Estate Lawyers Navigating Beneficiary Designation Challenges in Ocean County, NJ
Our Skilled Attorneys Can Help You Manage the Difficulties in Naming a Beneficiary for your Estate Plan in Howell, Wall, Barnegat, and Surrounding Communities.
The people or entities who receive payments or assets from your accounts and property after your death are called beneficiaries. They are assigned when you draft your will. You can designate specific assets such as life insurance policies, real estate, and retirement accounts to one beneficiary, to be divided between several beneficiaries. This will avoid the probate process and allow your estate to be settled more efficiently. Your beneficiaries don’t have to be actual people. You can designate assets to charities, trusts, or non-profit organizations.
There are some disadvantages linked to specifying beneficiaries for non-probate assets. However, the effect can differ for each person in each particular case. It is highly advisable to seek guidance from an experienced estate planning lawyer at Bronzino Law Firm before making any decisions in Stafford, Lacey, Ocean Township, Point Pleasant, Brick, Sea Girt, and Freehold, and throughout Ocean and Monmouth County. Feel free to contact our staff at (732) 812-3102 or by completing the online contact form on our website.
SECURE Act Designated Beneficiaries Categories and Roles in NJ
According to the SECURE Act of 2019 (Setting Every Community Up For Retirement Enhancement), several types of designated beneficiaries exist. An Eligible Designated Beneficiary (EDB) receives funds from an IRA or retirement account. An EDB cannot be an entity. It must be an actual person. There are five categories of possible EDBs: the surviving spouse, a minor child less than 18 years old, someone who is chronically ill or disabled, and anyone who is 10 years younger or less than the deceased. An EDB can request the entire account balance in one payment or installments for up to ten years after the owner’s passing.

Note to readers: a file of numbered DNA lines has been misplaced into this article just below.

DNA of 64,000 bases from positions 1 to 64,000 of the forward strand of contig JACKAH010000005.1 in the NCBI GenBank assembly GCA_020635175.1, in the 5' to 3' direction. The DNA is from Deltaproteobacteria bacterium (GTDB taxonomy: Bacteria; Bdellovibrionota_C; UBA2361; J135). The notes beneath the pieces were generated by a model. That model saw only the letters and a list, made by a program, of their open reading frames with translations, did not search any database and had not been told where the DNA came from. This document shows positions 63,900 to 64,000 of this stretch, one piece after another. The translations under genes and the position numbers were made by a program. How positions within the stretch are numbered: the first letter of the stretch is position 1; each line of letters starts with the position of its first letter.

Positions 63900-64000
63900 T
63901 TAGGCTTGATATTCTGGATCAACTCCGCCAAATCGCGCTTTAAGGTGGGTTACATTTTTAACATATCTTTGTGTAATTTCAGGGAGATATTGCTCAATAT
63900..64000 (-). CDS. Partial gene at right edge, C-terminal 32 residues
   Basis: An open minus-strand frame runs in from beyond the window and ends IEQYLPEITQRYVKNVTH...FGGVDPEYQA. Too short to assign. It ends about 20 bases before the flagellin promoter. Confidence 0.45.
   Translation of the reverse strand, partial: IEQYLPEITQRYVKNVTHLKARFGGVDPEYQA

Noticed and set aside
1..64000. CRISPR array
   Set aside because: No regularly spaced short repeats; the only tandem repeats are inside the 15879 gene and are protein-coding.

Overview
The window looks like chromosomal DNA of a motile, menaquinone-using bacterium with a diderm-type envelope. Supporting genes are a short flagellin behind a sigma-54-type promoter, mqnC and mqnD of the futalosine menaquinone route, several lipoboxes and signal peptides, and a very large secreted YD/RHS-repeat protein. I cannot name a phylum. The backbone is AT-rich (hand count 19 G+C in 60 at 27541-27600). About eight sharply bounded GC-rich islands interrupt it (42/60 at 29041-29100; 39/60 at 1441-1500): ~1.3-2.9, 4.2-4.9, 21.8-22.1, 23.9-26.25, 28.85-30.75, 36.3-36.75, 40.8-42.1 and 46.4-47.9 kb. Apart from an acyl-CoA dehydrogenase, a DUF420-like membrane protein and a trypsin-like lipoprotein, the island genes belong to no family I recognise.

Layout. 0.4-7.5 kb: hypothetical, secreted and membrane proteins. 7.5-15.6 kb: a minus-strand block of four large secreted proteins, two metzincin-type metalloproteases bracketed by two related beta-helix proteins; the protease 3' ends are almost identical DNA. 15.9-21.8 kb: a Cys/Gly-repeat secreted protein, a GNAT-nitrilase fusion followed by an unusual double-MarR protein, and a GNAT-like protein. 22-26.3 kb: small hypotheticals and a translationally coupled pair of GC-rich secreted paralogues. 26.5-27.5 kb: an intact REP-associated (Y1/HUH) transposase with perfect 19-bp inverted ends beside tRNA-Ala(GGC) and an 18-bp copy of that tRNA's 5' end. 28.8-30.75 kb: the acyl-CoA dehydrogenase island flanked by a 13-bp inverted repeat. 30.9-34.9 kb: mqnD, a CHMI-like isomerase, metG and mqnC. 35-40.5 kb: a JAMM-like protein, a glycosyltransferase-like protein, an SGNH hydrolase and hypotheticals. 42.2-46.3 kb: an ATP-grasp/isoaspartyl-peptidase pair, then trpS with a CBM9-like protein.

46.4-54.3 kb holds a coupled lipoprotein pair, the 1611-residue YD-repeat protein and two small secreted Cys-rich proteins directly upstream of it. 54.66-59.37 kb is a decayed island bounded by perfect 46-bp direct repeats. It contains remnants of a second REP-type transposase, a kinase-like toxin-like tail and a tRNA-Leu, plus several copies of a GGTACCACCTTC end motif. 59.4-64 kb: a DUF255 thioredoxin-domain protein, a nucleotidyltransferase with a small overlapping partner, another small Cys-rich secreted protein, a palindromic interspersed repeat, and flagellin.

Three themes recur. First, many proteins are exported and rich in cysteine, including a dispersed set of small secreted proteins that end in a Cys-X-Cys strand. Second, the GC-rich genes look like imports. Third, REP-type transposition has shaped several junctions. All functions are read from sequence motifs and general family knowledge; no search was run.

Designated Beneficiaries (DB) are any persons who are beneficiaries but do not fall under the EDB categories. They are entitled to inherit retirement accounts, life insurance policies, annuities, or the balance of other funds. Charities or non-profits cannot be designated beneficiaries. A designated beneficiary can be revocable, which means the owner of the assets can alter their estate plan, or irrevocable, which doesn’t allow the beneficiaries to be changed.
A person cannot be a Non-Designated Beneficiary (NDB), as it is reserved for charities, trusts, or estates.
The Primary Beneficiary (PB) is the first in line to receive benefits from a will, life insurance policy, and other assets from the deceased. It can be an individual or an entity, such as a non-profit organization or a charity.
The Contingent Beneficiary (Secondary) receives the proceeds from the deceased’s estate when the primary beneficiaries are no longer living, cannot be located, or do not qualify.
Perils of Neglecting Beneficiary Updates
If you don’t keep your beneficiaries up to date, your assets may go to someone you hadn’t intended. A common example is in the case of a divorce. If your ex is your beneficiary, they will receive a portion (or all, depending upon the stipulations in the will) of your assets, while your present spouse will not receive anything.
Unique Aspects of New Jersey’s Beneficiary Designation Laws
There are a few differences between New Jersey’s beneficiary designation laws and those of other states. In New Jersey, immigration status doesn’t matter in terms of inheritance. Also, half-siblings are treated as though they were regular siblings. Lastly, if an heir receives property during the deceased’s lifetime and the gift is noted in writing, its value can be deducted from the receiver’s share.
Essential Factors to Consider in Designating Beneficiaries